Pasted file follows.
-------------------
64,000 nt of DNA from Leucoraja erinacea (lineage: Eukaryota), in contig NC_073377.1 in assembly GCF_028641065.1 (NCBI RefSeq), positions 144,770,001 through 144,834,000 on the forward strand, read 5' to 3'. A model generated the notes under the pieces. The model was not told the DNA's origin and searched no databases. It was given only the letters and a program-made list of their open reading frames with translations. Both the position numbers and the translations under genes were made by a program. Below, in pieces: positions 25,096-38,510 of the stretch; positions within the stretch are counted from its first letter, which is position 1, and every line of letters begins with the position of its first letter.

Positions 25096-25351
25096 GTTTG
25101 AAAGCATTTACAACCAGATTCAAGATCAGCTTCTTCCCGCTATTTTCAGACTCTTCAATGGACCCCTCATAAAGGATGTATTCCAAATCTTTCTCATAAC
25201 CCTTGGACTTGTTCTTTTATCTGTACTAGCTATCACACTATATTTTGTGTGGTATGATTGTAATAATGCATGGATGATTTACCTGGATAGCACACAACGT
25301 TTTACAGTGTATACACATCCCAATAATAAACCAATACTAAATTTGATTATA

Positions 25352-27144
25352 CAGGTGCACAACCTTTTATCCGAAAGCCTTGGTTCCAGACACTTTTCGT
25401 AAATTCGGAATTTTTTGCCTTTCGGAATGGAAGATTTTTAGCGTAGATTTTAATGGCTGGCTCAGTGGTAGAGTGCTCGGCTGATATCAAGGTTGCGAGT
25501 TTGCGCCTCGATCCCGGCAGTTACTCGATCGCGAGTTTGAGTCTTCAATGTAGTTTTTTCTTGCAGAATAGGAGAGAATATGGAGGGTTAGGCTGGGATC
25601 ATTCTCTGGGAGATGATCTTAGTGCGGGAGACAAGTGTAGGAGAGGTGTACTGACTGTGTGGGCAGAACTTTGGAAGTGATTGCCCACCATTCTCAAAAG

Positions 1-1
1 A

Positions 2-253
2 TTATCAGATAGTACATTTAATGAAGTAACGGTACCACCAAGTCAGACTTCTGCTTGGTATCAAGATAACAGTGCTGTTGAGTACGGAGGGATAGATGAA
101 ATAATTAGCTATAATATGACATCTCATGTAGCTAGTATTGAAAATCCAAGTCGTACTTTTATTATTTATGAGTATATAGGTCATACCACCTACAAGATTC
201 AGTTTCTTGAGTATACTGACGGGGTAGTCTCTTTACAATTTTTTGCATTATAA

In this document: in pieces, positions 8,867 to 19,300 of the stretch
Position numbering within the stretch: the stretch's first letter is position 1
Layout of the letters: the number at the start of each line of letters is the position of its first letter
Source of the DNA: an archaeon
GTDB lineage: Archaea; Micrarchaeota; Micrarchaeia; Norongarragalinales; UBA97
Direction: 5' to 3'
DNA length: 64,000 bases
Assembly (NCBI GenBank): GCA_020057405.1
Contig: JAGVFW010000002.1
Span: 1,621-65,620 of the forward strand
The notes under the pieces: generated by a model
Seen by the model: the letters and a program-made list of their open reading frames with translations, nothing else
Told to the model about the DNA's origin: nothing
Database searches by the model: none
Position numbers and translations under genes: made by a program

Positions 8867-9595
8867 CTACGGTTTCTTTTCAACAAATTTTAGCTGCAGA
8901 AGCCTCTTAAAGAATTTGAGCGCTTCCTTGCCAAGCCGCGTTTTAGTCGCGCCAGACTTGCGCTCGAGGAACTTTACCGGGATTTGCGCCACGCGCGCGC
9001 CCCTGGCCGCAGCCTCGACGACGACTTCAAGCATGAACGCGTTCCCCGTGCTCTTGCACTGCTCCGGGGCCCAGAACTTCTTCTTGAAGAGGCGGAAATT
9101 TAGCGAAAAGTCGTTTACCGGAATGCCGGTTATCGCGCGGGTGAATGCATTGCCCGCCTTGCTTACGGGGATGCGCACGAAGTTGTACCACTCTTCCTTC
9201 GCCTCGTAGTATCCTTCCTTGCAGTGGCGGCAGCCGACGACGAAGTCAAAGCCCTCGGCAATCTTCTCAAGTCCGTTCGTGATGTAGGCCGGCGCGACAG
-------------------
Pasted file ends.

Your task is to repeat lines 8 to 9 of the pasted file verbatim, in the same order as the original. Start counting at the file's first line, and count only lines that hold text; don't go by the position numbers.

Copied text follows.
25352 CAGGTGCACAACCTTTTATCCGAAAGCCTTGGTTCCAGACACTTTTCGT
25401 AAATTCGGAATTTTTTGCCTTTCGGAATGGAAGATTTTTAGCGTAGATTTTAATGGCTGGCTCAGTGGTAGAGTGCTCGGCTGATATCAAGGTTGCGAGT